The importance of STEM education to societal developments provides justification for assuring K–12 teachers are prepared to teach the related content. Inservice teacher professional development is critical to achieving the goal of enhanced student knowledge of STEM. Combining the need for increased capacity to teach STEM and the extant literature on teacher development, we created a four-day residential summer institute for 230 grade 4–9 teachers. The institute was designed to enhance the participants' content knowledge, use of inquiry for instruction, and efficacy for teaching STEM. A combination of content strands, plenary sessions, field trips and planning time were augmented by the provision of the resources necessary to implement the curriculum the participants learned. Pre- and post-test results of the participants' comfort, pedagogical discontentment, inquiry implementation, perceived efficacy, and content knowledge in the context of STEM revealed significant changes (p < 01). In addition, pre- and post-test results indicate the participants’ perceptions and conceptions of STEM achieved substantial gains. Our report provides the details, outcomes, and potential implications for STEM education.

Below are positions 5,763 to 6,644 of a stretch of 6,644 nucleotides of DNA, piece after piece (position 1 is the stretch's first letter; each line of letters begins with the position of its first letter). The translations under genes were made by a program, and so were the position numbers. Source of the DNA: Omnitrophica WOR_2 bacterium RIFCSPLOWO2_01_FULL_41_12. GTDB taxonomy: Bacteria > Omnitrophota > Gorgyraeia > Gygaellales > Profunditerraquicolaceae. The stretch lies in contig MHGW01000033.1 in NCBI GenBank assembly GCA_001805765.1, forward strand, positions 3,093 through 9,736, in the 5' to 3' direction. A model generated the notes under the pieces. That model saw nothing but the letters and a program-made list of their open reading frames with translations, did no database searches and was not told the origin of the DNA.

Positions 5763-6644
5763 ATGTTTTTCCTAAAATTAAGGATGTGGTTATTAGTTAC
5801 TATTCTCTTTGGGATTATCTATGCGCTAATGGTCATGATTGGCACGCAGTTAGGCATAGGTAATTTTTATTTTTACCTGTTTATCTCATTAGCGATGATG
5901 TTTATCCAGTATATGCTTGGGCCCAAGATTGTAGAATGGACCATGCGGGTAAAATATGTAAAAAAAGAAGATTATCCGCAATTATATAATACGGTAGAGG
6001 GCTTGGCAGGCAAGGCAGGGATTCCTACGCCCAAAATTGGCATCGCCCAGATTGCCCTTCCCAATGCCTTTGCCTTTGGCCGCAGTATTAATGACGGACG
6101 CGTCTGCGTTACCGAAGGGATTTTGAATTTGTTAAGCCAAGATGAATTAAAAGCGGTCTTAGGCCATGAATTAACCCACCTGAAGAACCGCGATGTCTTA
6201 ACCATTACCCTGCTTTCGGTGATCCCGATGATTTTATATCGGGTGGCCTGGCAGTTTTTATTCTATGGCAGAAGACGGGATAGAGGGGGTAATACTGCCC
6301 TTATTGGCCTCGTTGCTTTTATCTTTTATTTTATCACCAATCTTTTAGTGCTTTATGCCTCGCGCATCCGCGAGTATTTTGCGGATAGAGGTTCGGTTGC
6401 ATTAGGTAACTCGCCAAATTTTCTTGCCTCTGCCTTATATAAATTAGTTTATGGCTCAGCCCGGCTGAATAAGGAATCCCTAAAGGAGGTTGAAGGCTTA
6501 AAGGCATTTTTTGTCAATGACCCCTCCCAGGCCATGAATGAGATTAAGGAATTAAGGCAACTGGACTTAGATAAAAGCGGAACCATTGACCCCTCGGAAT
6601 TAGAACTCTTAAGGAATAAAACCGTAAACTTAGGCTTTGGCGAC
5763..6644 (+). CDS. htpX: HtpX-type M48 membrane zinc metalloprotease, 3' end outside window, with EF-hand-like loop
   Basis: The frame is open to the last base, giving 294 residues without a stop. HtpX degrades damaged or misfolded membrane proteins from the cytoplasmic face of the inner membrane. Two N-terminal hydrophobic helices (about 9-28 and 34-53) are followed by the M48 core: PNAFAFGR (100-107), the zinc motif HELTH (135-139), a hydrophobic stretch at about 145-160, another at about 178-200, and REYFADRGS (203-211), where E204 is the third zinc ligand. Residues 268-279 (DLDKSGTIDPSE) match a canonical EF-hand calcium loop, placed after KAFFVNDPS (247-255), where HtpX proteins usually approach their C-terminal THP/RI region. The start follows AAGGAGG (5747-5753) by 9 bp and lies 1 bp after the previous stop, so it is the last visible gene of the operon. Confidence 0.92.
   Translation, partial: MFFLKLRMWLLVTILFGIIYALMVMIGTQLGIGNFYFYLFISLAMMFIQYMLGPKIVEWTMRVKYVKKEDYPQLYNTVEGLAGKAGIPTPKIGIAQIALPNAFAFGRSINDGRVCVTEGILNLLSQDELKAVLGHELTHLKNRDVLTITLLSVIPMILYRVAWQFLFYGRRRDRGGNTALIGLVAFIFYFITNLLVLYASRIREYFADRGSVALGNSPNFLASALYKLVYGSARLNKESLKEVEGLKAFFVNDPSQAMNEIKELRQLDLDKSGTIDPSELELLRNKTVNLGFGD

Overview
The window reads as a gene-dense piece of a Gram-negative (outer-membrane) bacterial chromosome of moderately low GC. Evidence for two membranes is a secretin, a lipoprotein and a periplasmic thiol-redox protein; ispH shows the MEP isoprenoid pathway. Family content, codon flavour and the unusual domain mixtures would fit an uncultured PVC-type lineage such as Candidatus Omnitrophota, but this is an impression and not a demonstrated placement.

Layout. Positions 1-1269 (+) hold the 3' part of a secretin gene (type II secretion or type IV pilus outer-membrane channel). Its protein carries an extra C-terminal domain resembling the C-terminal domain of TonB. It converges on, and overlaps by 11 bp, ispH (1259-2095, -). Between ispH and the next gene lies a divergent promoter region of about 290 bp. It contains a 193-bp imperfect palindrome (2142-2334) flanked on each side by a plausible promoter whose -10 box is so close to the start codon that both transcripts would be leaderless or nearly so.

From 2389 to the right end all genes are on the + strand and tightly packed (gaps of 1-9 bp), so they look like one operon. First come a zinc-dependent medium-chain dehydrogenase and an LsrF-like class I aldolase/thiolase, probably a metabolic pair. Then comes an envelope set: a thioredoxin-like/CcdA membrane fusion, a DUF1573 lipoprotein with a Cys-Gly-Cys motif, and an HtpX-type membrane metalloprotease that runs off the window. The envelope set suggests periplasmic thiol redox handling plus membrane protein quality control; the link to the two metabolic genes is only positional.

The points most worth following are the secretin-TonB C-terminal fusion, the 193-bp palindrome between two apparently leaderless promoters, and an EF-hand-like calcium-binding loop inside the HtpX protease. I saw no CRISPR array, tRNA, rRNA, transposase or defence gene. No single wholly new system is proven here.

This document was originally published by Institute for STEM Education & Research in Journal of STEM Education: Innovation and Outreach. Copyright restrictions may apply. http://ojs.jstem.org/index.php?journal=JSTEM
Available at: http://works.bepress.com/amy_moll/28/